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February 2018 Archives

Going Paperless: Electronic Wills

The increasing pace of technological change is our reality, and when it comes to estate planning, there is no exception.The traditional formalities for wills and powers of attorney are stricter than for most legal documents: for example in Ontario a will has to be in writing and signed at the end by the will maker in the presence of two witnesses, who each in turn sign the will in the presence of the will maker and each other. The same process must be followed for an Ontario power of attorney for property and for personal care. The objective is to prevent fraud and help ensure the document reflects the testator's free will - after all he or she will not be around if an issue later arises with regard to the validity of the document. Holograph wills - those which are all in the will maker's handwriting and signed by the will maker at the end are also permitted in Ontario, as well as in many other jurisdictions.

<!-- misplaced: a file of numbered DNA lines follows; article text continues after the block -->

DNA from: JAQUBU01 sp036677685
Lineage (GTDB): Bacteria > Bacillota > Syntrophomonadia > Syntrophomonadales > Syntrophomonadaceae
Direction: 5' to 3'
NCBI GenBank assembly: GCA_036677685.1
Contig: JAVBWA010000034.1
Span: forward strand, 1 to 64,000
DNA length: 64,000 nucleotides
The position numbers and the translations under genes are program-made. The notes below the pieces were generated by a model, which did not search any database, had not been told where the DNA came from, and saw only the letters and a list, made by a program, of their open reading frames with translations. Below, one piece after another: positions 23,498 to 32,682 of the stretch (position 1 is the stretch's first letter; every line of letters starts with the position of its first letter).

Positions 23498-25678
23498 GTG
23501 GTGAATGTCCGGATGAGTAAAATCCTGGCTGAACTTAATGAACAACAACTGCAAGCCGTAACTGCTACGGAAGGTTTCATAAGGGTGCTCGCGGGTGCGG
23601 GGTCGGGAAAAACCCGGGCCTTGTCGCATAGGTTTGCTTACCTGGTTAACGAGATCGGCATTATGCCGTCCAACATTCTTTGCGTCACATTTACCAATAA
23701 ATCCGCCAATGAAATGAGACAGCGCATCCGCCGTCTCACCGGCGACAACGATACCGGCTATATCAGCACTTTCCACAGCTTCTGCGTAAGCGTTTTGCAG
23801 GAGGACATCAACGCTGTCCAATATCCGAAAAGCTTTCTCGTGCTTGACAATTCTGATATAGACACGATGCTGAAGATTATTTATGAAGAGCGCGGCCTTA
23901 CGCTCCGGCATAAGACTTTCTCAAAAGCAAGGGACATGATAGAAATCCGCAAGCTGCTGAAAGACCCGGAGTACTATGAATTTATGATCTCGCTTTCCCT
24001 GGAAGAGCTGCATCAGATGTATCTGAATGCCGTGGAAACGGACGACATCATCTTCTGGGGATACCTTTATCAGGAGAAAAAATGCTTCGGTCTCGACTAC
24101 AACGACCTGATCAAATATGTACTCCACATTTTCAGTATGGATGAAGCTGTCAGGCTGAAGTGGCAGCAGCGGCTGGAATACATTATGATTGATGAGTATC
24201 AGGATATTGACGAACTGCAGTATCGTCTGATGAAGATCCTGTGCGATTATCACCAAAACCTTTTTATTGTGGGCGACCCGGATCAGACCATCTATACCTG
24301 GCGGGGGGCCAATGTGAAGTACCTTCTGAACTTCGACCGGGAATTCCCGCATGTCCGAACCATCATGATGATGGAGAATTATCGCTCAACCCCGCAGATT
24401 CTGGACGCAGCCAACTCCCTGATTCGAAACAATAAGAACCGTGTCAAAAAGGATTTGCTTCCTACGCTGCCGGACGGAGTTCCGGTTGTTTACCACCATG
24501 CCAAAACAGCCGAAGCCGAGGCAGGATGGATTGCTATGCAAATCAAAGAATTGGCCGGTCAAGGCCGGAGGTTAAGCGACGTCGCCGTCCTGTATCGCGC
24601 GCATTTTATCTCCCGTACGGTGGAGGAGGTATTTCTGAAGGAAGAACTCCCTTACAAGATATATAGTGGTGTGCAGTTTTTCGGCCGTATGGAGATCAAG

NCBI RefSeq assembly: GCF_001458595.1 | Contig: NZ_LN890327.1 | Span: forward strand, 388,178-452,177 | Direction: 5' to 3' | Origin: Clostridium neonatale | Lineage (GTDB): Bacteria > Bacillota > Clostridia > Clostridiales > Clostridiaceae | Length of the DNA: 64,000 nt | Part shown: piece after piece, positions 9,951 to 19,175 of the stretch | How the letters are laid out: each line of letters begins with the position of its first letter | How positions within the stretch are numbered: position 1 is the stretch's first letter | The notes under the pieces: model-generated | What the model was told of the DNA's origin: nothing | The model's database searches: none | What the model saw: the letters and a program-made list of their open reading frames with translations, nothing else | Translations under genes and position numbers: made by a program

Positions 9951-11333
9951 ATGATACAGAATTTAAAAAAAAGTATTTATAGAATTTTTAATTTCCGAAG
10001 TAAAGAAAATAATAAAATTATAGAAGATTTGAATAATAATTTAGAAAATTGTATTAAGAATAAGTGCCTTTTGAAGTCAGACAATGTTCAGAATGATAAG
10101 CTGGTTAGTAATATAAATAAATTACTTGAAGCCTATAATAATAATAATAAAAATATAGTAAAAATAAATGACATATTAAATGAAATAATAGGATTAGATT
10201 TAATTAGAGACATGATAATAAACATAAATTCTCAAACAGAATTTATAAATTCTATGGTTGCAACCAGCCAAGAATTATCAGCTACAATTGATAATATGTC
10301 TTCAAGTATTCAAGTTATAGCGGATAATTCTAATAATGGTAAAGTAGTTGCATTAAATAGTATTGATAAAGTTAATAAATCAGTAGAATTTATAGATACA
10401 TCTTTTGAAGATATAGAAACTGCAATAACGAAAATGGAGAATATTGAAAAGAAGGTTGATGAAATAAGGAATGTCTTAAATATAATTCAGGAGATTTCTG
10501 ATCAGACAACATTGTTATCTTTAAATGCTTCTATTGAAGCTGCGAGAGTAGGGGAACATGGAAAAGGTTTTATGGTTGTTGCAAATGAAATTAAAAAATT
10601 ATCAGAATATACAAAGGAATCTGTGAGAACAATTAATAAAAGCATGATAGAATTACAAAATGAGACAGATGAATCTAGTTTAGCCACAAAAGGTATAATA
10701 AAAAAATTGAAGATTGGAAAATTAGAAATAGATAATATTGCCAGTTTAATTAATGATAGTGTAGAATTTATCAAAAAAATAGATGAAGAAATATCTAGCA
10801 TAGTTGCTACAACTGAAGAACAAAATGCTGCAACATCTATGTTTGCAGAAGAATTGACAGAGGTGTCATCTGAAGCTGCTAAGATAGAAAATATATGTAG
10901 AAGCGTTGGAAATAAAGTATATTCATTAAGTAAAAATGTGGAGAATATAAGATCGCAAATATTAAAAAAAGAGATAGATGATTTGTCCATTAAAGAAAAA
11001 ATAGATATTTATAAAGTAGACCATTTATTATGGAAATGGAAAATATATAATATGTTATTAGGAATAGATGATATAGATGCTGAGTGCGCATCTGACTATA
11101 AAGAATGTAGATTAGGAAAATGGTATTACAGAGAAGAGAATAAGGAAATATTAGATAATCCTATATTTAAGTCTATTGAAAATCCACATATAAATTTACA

Estate Plan "Health Check-Up" - Keeping up to Date with Recent Legal and Tax Changes

In both our August 2015 and March 2016 blog posts, we discussed the importance of frequently reviewing your estate planning documents, as personal and financial circumstances can constantly change. Failing to make necessary revisions to your estate planning documents may result in unintended consequences that do not accurately reflect your wishes, intentions and goals.

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